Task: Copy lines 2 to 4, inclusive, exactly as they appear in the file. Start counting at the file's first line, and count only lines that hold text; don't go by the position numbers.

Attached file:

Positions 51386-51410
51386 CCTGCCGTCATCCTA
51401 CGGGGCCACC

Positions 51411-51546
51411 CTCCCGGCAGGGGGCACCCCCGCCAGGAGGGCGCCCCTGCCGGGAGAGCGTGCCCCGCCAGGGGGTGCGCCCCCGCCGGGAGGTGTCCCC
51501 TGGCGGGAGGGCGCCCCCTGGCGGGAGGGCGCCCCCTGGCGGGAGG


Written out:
51386 CCTGCCGTCATCCTA
51401 CGGGGCCACC

Positions 51411-51546